has secured the last of the labor concessions it was seeking as it attempts to exit bankruptcy.
On Thursday the International Association of Machinists and Aerospace Workers said its members at United ratified new contracts designed to save the airline money. The union represents some 19,500 United ground workers, primarily gate agents and baggage handlers.
Neither the airline nor the union would say how much the new contracts will save the carrier. United had been seeking concessions worth about $175 million a year.
In two and a half years in Chapter 11, UAL has taken drastic restructuring measures. The company has extracted more than $3 billion in annual concessions from workers and gotten government insurers to take over its pension plans, a move that will reduce benefits for many employees and retirees. These actions have generated worker resentment and helped prompt lawmaker efforts to reform the nation's pension laws.
"As United continues to build momentum toward exit from Chapter 11, today's ratification by the IAM is an important step," said United spokeswoman Jean Medina, in a statement. "This agreement means that we now have ratified, consensually negotiated collective bargaining agreements with all our labor groups, bringing a difficult phase of our restructuring to a close. We commend the IAM for their hard work and creativity in developing solutions to the pension issue while meeting United's financial needs."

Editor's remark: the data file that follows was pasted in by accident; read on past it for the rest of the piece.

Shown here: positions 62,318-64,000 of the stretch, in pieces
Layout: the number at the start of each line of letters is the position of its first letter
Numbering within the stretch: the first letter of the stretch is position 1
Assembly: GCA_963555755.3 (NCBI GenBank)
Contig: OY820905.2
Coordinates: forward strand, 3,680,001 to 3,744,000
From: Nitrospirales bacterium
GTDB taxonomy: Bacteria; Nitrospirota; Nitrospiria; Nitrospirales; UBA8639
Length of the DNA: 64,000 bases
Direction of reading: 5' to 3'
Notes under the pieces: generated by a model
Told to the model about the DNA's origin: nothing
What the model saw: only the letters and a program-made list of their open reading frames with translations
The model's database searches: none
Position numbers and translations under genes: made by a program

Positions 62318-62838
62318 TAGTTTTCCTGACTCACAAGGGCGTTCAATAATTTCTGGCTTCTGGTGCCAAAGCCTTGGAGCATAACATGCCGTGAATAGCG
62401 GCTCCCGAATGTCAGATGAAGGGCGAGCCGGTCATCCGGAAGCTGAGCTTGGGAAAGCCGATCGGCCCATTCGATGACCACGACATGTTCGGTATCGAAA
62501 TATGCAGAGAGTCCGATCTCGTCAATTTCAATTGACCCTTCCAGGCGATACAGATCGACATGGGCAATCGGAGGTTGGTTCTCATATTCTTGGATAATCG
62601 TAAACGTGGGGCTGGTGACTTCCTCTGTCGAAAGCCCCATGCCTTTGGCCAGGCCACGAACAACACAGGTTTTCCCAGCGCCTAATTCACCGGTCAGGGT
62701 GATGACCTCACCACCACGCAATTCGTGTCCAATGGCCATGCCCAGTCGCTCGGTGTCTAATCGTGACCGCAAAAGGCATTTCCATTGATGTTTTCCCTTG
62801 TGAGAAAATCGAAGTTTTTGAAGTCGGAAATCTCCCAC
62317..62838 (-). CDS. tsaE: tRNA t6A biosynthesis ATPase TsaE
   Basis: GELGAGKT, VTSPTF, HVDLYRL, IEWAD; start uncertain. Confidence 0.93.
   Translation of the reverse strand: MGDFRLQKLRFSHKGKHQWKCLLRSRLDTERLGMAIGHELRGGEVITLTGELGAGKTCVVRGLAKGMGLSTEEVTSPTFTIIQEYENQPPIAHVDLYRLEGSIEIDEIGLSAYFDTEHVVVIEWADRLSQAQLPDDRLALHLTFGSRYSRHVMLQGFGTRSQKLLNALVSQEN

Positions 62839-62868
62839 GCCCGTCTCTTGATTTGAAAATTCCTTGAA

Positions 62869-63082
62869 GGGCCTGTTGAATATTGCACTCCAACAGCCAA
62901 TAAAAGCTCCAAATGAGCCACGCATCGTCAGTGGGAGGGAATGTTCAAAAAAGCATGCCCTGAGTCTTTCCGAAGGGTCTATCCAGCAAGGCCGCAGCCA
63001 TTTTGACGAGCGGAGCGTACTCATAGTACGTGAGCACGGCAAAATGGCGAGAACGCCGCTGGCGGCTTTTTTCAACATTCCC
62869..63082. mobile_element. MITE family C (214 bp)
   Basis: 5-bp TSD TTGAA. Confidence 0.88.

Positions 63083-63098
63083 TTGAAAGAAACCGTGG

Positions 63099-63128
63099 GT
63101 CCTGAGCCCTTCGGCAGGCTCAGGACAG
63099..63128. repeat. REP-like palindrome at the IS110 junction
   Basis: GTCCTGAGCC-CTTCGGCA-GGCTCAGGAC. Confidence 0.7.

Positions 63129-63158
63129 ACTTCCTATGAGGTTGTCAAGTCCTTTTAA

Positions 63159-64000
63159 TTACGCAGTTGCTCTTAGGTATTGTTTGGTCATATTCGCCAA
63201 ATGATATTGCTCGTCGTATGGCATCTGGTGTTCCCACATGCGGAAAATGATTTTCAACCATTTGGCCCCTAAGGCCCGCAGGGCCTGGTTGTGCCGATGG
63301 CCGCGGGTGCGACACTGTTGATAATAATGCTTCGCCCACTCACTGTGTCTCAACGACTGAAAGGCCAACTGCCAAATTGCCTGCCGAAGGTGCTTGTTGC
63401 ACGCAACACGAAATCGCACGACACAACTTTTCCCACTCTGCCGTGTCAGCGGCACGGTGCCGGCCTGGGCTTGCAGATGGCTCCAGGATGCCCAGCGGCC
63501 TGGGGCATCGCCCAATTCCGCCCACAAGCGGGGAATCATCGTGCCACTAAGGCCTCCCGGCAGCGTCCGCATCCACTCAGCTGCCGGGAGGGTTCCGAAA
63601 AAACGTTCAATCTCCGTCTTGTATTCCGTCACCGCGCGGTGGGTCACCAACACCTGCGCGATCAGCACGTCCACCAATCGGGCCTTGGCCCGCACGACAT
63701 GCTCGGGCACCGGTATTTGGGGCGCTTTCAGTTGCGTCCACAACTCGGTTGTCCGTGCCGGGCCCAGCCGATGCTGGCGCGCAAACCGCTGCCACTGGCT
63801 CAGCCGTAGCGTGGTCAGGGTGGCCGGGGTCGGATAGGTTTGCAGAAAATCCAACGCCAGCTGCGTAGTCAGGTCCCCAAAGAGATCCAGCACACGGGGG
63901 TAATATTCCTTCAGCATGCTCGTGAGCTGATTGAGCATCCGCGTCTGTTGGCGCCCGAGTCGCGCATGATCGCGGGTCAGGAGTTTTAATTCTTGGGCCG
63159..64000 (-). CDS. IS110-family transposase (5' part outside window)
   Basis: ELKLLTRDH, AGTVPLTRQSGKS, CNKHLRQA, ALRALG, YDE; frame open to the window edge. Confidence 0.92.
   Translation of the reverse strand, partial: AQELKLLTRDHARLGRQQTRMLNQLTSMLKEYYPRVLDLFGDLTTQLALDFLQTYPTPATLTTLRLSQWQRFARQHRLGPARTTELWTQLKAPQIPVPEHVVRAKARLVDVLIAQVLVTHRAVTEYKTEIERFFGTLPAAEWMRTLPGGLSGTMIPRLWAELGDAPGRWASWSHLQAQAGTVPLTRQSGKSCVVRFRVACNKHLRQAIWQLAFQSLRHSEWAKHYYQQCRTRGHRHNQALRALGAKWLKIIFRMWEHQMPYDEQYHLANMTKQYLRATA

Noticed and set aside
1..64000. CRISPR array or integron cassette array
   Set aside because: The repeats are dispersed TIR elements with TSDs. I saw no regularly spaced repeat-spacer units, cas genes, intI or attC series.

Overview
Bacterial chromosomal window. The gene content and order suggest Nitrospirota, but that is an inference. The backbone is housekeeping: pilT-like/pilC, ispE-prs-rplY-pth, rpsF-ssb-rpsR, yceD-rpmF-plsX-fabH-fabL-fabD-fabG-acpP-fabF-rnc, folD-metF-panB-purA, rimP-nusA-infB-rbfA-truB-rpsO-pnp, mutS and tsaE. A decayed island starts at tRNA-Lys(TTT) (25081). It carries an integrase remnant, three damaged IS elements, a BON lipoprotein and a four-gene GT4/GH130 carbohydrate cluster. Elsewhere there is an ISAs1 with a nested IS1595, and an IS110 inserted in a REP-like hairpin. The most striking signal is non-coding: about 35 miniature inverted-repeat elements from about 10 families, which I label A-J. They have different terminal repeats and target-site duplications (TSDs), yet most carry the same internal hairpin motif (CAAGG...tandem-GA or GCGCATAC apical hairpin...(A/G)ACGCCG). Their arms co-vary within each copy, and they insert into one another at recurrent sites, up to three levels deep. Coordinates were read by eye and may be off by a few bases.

The union sounded a less conciliatory tone. "Our members and retirees have repeatedly provided United Airlines with the means to successfully restructure and exit bankruptcy, only to see it squandered," said Randy Canale, president of IAM District 141. "We have reached the limit of our members' sacrifice and patience. If United management cannot utilize the cost savings their employees provided to reverse course and become competitive, they must be replaced with more capable individuals."
United has said it plans to file a plan of reorganization with the bankruptcy court around Aug. 1. Shares fell 5 cents, or 3.2%, to $1.50.